A move to the Buccaneers would also make sense when it comes to changing that narrative, but let’s focus on the QB-needy team that finished the season fourth when it came to big throws: the Chargers. Philip Rivers threw 73 passes of 20+ yards last fall, turning Mike Williams into the NFL’s yards-per-reception leader in the process (20.4). Keenan Allen averaged 10.1 air yards per throw, and Hunter Henry had a 9.5 air yards average. That’s a testament to head coach Anthony Lynn’s willingness to take risks downfield.

LA would give Bridgewater an excellent opportunity to turn one of his primary criticisms into a strength. The Chargers can offer top-notch receiving help and carte blanche when it comes to loading his cannon and firing deep. Plus, if Los Angeles retains restricted free agent Austin Ekeler, Bridgewater will also have a trusted tailback to target out of the backfield.

Chance it happens: 3/10

Rivers won’t be coming back to LA. The Chargers need a quarterback.

They could justifiably promote Tyrod Taylor, but they might be looking for a young veteran with franchise quarterback upside. Bridgewater fits that bill, though his limited resume the past four seasons casts a shadow over his recent achievements.

The best lineup to play to his strengths: Indianapolis Colts

The Colts could give Bridgewater deep threat T.Y. Hilton, who averaged 16 yards per catch in his career before an injury-filled 2019 dragged down his numbers. He’d have a steady-handed Pro Bowl tight end to connect with on short routes in Jack Doyle. Nyheim Hines, occasionally unstoppable as a punt returner, has untapped potential as a receiving back even after making 107 catches in his first two seasons.

Then there’s the offensive line that kept Jacoby Brissett and backup Brian Hoyer upright on approximately 94 percent of their dropbacks. Just as importantly, that group has been able to pave the way for running back Marlon Mack. Quenton Nelson has been named an All-Pro in each of his two seasons. Ryan Kelly was a Pro Bowler in 2019. Braden Smith is a solid right tackle who has only improved.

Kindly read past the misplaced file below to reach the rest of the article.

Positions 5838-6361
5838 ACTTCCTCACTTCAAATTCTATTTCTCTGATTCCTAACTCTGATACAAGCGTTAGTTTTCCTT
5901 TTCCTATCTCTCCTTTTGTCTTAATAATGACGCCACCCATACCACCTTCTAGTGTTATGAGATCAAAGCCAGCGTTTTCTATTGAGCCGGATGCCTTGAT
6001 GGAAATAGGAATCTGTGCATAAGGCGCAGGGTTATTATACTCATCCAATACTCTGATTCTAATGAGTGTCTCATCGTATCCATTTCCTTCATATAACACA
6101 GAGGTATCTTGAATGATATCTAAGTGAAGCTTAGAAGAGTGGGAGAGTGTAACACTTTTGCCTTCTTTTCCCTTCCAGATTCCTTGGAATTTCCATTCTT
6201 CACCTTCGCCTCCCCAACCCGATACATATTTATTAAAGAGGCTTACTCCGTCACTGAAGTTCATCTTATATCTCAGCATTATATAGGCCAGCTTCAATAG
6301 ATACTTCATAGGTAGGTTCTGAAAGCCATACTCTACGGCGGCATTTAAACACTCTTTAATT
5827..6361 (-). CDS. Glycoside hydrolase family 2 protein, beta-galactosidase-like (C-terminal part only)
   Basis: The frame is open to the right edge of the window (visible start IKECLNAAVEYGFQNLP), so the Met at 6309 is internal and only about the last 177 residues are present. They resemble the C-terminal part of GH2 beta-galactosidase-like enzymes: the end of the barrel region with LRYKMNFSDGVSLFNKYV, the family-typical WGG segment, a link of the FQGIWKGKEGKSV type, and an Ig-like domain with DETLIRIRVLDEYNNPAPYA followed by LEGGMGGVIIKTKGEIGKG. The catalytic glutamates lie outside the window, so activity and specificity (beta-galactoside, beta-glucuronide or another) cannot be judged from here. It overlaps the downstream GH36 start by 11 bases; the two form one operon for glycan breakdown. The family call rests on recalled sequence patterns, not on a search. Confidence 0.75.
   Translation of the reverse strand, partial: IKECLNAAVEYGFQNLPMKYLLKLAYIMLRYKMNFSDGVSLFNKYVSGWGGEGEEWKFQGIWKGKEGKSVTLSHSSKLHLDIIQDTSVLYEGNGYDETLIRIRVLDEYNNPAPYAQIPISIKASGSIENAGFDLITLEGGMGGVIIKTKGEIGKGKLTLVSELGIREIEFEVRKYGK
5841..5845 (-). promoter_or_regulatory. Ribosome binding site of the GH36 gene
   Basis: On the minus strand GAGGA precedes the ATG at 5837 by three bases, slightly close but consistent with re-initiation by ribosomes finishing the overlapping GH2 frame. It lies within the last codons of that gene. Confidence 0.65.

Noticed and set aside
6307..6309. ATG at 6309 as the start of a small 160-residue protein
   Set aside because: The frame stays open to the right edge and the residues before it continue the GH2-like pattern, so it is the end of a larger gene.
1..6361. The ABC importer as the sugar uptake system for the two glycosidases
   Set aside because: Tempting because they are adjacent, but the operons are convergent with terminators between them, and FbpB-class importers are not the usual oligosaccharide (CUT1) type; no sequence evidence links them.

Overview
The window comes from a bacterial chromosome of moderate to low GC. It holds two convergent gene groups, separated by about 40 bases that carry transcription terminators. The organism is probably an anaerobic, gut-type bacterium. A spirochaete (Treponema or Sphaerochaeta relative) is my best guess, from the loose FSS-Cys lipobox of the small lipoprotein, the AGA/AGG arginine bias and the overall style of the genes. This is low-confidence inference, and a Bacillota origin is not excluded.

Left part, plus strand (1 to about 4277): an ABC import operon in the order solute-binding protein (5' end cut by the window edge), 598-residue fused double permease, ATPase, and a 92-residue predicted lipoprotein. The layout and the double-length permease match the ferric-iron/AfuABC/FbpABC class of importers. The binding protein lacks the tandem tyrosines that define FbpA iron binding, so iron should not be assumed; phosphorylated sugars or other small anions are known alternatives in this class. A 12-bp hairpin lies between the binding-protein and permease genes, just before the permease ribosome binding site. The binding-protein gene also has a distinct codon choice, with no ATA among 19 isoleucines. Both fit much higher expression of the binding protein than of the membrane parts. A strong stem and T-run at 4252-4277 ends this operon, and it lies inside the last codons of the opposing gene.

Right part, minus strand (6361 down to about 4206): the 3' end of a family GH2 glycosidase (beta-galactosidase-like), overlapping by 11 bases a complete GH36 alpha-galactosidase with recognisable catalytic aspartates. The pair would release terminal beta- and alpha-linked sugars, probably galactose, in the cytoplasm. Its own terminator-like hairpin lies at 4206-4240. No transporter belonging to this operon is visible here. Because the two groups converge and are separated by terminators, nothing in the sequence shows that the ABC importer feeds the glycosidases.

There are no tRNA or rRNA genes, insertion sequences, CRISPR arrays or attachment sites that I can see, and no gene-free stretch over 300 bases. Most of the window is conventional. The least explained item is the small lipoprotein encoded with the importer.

Though left tackle Anthony Castonzo is a free agent, the Colts have over $86 million in spending room before they’d bump up against the salary cap. They could retain Castonzo, sign Bridgewater, and add even more talent to the roster and still have cash to spare.

Combine all that with a former NFL quarterback who knows all about the jump from backup to starter — Frank Reich — at head coach, and you’ve got a tremendous foundation for Bridgewater to build the next chapter of his career.

Chance it happens: 5/10

The Colts have Brissett under contract in 2020 for a reasonable price and may still be assessing him after his hot start to last season fizzled due to a Week 8 injury. Adding Bridgewater would spark a QB competition. If Reich isn’t sold on Brissett, Bridgewater may be his best option.

The best place to overcome low expectations: Chicago Bears

The Bears went from NFC North champions to .500 despite a solid collection of offensive talent and a defense that ranked eighth in overall efficiency last season. All it may take to get Chicago back to the playoffs in 2020 is a league-average quarterback, something Mitchell Trubisky has failed to be.